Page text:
155 W

160 W


Cape Douglas

Cape Aklek

Cape Kuyuyukak Sutwick Island

Castle Cape

Location Kupreanof Point

55 N


Seal Cape False Pass






Figure 1 Sea otter (Enhydra lutris) survey areas along the Alaska Peninsula. (A) Offshore areas. (B) South Alaska Peninsula Islands. (C) Alaska Peninsula coastline. Surveyed areas in (B) and (C) include a 0.46-km zone adjacent to shore.

for estimating abundance. We calculated an encounter rate as the number of sea otter groups per km of survey effort and used this rate to examine the effects of time of day and environmental conditions (wave height, and visibility) on detectability of sea otters. At the time of the surveys in 1986, researchers had documented a core resting period for sea otters which occurs about mid-day (Garshelis and Garshelis, 1984; Estes, 1977). As a result, Brueggeman et al.1 subset the 1986 data using only effort and observations recorded between 0830 and 1430 hours local sun time for their abundance estimates. Recent studies indicate activity patterns for sea otters are strongly linked to sex, age, weather condition, season, and time of day (Gelatt et al., 2002). We tested the assumption that sea otters were more visible during the core resting period using a t-test of the encounter rate for each transect during presumed rest and nonrest periods for the 1986 and the 2000–01 data. We measured the area of the NAP and SAP study areas using a geographic information system (Arc /Info). Our measurements differed from those of Brueggeman et al.,1 presumably because the original researchers had not used an equal-area map projection in their calculations. Like Brueggeman et al.,1 we estimated abundance of sea otters in the Alaska Peninsula offshore areas using the modified ratio of means estimator (method I) of Estes and Gilbert (1978). Noting computational errors in the original analysis, we recalculated abundance estimates from the original 1986 data of Brueggeman et al.1 The proportion of sea otters within the survey swath that went undetected by observers was not estimated in either our survey or the surveys of Brueggeman et al.1; therefore all abundance estimates were biased low to an unknown degree. We computed the proportional change in abundance between survey periods ((Nt2 –Nt1)/Nt1) as a range, using the minimum and maximum estimates from 1986 as a baseline and assuming no significant difference in the proportion of sea otters detected between surveys. Coastline survey analyses We calculated the area surveyed as the product of the coastline length and the survey strip width and calculated the density of sea otters per km 2 surveyed. Once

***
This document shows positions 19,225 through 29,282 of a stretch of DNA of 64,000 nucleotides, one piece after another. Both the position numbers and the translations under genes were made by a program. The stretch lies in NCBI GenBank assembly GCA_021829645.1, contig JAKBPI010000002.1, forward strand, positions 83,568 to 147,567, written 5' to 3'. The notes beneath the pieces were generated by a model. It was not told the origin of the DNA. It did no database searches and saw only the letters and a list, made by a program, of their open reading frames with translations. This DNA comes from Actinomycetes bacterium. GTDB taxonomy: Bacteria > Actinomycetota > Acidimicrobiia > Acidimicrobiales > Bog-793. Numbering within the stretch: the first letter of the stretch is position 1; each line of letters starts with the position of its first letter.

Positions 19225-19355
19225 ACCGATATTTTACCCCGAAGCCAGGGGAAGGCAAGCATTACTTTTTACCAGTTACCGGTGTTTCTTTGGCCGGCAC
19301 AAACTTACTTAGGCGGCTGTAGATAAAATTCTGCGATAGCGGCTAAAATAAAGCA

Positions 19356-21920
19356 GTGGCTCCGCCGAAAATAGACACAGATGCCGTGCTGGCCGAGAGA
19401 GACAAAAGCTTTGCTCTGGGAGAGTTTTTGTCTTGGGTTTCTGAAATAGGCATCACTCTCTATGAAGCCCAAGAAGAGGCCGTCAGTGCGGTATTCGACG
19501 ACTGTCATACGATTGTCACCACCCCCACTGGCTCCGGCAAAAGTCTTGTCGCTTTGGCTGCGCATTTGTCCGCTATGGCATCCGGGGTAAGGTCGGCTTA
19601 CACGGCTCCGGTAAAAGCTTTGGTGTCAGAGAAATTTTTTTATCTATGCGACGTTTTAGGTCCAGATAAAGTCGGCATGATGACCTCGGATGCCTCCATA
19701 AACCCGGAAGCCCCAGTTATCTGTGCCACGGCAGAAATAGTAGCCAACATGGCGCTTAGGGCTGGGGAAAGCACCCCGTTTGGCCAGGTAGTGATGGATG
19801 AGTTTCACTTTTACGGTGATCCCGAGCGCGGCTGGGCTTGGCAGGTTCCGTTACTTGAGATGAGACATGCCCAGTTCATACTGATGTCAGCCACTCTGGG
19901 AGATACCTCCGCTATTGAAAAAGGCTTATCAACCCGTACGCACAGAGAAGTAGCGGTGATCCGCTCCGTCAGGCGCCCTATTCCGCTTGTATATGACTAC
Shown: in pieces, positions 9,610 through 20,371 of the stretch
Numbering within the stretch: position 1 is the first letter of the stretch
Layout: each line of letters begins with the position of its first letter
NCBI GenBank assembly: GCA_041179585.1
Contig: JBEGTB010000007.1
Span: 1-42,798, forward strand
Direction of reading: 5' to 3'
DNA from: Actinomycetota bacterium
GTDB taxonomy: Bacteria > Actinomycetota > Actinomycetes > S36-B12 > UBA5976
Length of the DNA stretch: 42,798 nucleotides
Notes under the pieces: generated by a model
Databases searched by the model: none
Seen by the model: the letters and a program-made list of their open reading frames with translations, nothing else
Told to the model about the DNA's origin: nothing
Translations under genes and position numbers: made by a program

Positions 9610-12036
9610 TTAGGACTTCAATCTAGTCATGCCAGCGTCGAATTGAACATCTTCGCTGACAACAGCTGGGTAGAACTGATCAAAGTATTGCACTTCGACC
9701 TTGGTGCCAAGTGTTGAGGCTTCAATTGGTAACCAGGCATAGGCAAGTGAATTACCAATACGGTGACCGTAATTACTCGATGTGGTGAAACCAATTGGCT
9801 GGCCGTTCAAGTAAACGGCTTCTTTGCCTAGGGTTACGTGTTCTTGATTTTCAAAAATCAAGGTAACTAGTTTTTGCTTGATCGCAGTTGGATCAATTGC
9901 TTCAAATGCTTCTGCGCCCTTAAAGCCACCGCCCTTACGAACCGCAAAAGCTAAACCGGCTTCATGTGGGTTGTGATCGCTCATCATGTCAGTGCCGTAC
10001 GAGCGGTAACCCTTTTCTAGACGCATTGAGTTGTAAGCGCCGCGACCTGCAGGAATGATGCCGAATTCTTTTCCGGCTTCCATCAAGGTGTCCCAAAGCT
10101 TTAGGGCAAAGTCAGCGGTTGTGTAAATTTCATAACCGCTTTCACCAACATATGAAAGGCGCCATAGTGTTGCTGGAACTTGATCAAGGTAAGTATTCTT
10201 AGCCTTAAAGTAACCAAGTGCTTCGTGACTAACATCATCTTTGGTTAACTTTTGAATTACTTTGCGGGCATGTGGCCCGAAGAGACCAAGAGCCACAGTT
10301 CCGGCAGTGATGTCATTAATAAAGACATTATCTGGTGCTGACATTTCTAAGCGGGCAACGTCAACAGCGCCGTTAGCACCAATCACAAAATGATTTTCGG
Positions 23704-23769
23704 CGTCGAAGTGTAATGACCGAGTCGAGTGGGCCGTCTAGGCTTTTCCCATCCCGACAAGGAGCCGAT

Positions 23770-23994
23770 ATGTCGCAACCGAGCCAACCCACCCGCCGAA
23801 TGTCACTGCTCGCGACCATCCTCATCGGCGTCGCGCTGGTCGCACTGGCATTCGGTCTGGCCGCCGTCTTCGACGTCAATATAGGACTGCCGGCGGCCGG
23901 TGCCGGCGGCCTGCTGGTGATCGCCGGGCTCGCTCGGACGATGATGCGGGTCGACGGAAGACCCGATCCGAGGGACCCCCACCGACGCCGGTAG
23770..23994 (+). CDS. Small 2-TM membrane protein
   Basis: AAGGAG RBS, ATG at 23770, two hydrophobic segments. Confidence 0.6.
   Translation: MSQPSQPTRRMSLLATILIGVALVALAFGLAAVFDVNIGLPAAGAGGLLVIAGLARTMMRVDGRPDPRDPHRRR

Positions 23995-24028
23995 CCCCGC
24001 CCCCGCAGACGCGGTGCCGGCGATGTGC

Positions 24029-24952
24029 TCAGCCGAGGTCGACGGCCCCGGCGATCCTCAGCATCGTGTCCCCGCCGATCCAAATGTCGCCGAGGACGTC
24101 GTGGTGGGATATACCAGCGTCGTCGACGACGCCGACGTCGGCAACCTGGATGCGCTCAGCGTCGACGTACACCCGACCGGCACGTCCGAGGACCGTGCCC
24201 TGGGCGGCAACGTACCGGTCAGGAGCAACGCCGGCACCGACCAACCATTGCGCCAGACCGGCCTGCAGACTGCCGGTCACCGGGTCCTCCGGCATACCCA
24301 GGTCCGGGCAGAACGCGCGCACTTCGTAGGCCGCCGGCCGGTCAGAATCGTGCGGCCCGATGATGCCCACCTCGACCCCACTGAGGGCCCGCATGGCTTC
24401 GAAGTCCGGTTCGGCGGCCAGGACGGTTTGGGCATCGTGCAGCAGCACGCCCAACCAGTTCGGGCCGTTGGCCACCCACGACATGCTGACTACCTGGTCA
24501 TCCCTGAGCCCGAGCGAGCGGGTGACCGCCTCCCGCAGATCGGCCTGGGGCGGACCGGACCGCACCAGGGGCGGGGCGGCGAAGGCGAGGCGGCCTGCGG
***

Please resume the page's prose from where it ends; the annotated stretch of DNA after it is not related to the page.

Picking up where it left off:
Burn and Doroff: Decline of Enhydra lutris along the Alaska Peninsula

again assuming no significant difference in the proportion of sea otters detected between surveys, we computed the proportional change in density between survey periods ((D t2 –D t1 )/D t1 ) of sea otter density at each island within the study area between 2001 and 1986 (Brueggeman et al.1) and each Alaska Peninsula coastline segment between 2001 and 1989 (DeGange et al. 2 ).


Zone(s) used in abundance estimation 2,619

60 50 40 30




Percent of sightings

Offshore surveys





In 1986, Brueggeman et al.1 flew four sur0 veys and an average of 3676 km of transect 0.00 0.23 0.46 0.93 effort per survey. The majority (59%) of the 1986 survey effort was conducted in Beau40 B fort sea state 2 (wind less than 7.4–11.1 158 km/h, no whitecaps) or less; and 95% of the 35 survey effort was conducted with visibility categorized as good or better. In May 2000 30 128 and April 2001, we flew 6334 km of tran25 sects and 56% of our effort was conducted in Beaufort sea state 2 or less; 97% of our 20 effort was conducted in visibility catego80 rized as good or better. 15 In 1986, sea otter detection probability 58 was not uniform between sighting zones 10 ( χ2 =1796, df=2, P